Reception to the vaccine buses have mostly been positive. “I remember a woman at an event [at a community center in St. Paul’s Rondo neighborhood who] said, ‘you literally brought the vaccine to my backyard,’ ” says Emily Smoak, who runs the program at the state health department and previously worked as a transportation planner at the agency. Smoak adds, “We wanted to make sure that we were bringing buses to hard-to-reach people, as well as places where people already are and where people are going.”

In addition to the community center in St. Paul’s Rondo neighborhood, the vaccine buses have visited several small towns and farms in Central Minnesota, several apartment complexes and trailer parks in the Twin Cities suburbs, as well as ethnic strip malls in the Twin Cities proper.

One of the ethnic malls the buses have visited is Hmongtown, a Hmong-themed mall located half a mile northwest of the Minnesota State Capitol in St. Paul. They hosted three vaccine buses over two days, vaccinating 300 people.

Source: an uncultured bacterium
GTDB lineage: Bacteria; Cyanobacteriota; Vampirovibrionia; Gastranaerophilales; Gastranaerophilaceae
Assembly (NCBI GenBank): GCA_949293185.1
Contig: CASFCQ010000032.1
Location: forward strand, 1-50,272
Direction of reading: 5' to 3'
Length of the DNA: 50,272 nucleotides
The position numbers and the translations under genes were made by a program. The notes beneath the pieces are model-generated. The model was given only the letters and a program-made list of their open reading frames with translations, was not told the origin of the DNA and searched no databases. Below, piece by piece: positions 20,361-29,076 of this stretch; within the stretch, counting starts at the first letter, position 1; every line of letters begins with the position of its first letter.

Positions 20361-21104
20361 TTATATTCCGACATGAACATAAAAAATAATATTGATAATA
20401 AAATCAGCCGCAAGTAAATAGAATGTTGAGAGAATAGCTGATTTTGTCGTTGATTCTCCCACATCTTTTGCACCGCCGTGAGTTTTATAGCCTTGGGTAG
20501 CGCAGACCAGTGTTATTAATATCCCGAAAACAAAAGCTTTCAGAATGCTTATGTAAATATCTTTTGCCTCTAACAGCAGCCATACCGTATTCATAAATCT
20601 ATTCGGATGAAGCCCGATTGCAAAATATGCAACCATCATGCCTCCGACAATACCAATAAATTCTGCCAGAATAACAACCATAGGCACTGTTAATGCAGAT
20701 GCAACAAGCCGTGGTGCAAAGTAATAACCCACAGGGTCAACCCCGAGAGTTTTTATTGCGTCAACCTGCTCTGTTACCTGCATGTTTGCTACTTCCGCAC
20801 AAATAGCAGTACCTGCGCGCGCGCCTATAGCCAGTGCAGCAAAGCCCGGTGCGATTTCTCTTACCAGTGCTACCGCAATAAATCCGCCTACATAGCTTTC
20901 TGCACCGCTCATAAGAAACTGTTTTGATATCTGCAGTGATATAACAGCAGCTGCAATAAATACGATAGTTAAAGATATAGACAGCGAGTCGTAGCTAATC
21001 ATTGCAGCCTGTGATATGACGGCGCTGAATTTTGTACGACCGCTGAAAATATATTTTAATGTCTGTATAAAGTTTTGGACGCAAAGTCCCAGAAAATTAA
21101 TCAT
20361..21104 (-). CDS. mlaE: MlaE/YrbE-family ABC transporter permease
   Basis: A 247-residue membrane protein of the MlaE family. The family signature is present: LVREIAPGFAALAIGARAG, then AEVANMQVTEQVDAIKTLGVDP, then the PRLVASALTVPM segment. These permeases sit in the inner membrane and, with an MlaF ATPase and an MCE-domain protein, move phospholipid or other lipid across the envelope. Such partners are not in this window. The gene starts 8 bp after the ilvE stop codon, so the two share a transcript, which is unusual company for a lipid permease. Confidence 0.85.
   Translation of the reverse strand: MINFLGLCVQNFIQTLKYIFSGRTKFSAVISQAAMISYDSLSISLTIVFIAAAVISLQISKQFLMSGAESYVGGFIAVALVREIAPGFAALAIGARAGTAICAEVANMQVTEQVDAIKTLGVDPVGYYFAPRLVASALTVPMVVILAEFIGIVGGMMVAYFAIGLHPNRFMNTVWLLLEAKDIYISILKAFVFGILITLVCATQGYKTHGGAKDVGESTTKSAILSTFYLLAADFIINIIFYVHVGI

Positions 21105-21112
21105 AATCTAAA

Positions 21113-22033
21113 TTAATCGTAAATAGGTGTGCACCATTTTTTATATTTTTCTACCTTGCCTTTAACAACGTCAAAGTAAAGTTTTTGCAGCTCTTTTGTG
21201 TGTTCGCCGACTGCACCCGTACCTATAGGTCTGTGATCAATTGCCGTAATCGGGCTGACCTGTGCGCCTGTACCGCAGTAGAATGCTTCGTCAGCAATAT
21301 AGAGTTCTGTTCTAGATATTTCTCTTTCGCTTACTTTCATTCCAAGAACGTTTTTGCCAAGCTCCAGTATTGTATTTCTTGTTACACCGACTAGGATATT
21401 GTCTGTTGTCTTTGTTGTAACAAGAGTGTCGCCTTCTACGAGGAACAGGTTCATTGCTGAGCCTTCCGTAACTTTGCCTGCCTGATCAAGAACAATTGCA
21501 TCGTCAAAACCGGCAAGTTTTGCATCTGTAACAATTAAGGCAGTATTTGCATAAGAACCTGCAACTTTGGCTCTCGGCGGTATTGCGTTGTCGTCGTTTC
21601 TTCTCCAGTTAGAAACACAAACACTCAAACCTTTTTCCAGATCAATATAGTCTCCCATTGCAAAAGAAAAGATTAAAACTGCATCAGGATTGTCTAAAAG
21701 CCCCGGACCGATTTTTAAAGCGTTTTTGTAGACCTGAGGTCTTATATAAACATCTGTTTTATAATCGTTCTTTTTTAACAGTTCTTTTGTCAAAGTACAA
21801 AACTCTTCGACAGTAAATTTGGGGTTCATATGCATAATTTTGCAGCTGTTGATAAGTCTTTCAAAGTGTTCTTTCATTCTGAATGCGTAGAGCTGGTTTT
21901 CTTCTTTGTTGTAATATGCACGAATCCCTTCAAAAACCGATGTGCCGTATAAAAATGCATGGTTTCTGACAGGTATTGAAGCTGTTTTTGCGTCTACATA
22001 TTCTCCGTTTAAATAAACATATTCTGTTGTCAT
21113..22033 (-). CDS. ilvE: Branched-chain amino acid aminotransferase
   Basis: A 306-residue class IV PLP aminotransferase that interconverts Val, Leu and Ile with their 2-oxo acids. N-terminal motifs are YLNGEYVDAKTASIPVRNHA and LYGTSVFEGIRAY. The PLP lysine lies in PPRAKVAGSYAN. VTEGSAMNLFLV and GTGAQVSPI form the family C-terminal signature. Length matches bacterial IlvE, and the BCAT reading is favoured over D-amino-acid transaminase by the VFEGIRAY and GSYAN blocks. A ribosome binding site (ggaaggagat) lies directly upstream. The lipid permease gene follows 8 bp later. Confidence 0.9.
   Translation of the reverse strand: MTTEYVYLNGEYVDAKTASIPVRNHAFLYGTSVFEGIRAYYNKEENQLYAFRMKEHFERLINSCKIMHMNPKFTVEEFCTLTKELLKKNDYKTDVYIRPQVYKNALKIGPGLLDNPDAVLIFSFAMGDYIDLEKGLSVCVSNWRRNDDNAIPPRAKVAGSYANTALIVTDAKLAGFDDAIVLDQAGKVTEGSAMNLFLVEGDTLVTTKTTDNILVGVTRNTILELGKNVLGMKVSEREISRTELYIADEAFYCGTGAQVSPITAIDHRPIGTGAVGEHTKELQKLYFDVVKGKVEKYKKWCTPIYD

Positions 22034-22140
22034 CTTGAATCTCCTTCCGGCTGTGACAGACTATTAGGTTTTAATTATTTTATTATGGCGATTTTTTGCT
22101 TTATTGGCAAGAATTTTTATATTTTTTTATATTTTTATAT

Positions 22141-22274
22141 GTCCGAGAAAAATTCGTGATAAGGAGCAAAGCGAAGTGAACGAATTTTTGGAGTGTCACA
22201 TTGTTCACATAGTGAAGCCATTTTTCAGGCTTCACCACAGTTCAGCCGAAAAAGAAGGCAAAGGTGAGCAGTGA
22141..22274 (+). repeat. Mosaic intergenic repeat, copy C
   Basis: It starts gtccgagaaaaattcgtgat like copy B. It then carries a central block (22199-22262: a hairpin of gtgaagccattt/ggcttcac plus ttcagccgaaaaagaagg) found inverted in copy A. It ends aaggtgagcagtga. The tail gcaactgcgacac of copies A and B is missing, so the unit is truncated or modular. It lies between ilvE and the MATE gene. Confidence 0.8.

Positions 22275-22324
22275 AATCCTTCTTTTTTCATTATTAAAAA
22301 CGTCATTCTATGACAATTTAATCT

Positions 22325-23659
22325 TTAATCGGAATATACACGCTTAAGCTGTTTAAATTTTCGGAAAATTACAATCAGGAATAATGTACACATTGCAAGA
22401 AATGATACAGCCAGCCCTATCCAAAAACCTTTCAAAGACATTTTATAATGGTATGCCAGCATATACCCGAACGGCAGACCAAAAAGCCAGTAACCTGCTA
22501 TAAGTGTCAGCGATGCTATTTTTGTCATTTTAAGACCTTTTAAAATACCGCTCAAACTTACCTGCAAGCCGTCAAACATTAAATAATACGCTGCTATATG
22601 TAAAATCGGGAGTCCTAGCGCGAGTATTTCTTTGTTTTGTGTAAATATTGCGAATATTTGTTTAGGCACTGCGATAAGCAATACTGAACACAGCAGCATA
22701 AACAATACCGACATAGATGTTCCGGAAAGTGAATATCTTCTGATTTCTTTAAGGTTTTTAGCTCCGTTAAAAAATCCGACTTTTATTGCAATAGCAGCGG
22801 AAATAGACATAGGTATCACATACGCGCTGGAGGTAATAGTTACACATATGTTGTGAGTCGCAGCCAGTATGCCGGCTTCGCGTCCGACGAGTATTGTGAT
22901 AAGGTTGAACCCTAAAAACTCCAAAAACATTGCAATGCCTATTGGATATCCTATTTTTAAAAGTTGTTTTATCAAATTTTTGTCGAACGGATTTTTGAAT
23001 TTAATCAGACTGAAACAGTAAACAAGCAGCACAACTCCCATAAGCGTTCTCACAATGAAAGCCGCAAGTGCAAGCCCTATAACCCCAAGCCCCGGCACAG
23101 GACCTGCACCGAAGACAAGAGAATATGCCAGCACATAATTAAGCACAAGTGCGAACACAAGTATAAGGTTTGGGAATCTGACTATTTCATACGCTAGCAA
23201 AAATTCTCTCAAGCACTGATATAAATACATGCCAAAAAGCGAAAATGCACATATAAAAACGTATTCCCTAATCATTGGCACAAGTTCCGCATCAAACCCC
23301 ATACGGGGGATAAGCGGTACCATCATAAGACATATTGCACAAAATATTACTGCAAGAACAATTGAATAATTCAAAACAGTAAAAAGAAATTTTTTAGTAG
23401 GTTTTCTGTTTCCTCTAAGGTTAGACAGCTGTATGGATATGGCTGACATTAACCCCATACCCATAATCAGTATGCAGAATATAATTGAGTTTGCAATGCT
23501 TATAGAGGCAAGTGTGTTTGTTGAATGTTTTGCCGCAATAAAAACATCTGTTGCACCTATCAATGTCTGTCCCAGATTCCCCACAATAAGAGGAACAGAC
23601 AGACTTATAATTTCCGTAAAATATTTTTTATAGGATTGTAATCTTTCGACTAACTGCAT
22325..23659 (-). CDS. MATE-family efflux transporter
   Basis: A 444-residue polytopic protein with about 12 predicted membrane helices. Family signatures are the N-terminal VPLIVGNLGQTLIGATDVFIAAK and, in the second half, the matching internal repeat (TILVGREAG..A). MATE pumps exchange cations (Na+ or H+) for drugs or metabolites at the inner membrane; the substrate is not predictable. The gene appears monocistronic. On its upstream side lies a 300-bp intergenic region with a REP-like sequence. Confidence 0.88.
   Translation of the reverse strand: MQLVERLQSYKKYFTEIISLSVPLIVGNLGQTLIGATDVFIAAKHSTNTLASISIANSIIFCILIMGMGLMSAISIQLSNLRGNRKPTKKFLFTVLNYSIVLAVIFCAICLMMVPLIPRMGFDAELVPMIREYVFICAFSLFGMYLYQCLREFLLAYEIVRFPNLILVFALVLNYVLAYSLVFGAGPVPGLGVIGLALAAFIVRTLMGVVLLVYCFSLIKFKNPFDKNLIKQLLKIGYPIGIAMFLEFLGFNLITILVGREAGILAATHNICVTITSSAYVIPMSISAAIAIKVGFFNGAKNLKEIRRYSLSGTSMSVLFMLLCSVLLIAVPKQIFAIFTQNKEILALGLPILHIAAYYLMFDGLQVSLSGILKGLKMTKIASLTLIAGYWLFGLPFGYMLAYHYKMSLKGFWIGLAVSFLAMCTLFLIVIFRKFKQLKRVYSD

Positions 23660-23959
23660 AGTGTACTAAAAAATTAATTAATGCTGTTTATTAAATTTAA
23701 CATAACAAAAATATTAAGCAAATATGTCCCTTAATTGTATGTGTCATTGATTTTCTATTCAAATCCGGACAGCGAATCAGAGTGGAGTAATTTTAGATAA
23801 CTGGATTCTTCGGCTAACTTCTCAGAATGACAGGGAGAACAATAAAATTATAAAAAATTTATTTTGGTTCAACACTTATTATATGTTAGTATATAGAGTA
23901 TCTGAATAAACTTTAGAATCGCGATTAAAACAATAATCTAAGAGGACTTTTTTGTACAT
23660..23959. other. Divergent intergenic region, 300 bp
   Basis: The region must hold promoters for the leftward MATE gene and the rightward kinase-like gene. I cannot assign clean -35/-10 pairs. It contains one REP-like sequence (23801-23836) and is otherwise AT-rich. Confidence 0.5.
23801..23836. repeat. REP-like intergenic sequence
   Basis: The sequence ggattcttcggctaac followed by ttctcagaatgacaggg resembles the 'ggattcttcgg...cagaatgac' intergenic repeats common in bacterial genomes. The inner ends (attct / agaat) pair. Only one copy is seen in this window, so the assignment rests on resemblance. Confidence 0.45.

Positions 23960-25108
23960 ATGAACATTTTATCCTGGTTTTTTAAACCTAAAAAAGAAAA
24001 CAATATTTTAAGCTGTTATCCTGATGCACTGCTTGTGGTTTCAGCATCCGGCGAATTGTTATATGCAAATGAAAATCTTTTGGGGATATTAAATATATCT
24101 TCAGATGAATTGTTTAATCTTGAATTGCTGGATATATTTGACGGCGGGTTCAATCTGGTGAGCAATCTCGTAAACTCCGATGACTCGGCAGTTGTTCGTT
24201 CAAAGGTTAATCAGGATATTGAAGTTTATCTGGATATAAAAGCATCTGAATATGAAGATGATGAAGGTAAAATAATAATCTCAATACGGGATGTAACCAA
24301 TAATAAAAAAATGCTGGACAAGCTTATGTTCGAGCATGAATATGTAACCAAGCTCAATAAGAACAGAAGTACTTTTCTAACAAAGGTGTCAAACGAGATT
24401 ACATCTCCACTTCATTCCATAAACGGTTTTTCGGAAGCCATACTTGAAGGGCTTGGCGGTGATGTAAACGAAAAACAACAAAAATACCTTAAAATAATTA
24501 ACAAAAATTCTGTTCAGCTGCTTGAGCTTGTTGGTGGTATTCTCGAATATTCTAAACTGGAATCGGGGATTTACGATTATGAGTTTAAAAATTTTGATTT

Jameson Liu, who manages Hmongtown, says having the vaccine buses around was very helpful for their customers and proprietors. “Lots of vendors were happy that we brought a vaccine bus to them, because the vendors had no time or didn’t know how to find a vaccine site,” says Liu.

Sometimes people can be slow to come. One vaccine bus event in South Minneapolis on May 12, which Next City observed, administered 13 vaccines. Speaking to the challenges of getting people to vaccination events, Blue Cross and Blue Shield of Minnesota spokesperson Jenna Carter says, “With each and every location, we learn there is no cookie-cutter solution, and each site is custom to the community, so we work hard every day to ensure we are customizing our approach and solution for each community.” Thankfully, unused vaccine vials aren’t wasted unless opened, and can be transferred to another bus.

The buses, which administer the Moderna and Johnson & Johnson vaccines, will run until the end of August.

Update: We’ve added cost information from Metro Transit after receiving some additional information from the agency.

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H. Jiahong Pan 潘嘉宏 (pronouns: they/them/佢/他) is a Minneapolis-based introverted freelance journalist who reports primarily on their lifelong passion: transportation issues. Find them on a bus of all types, the sidewalk, bike lane, hiking trail or perhaps the occasional carshare vehicle, camera and perhaps watercolor set or mushroom brush in tow, in your community or state or regional park regardless of season. If you can’t find them, they’re probably cooking, writing, curating an archive of wall art or brochures, playing board games, sewing or cuddling with their cat.

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Tags: covid-19busesminneapolisst. paulpublic health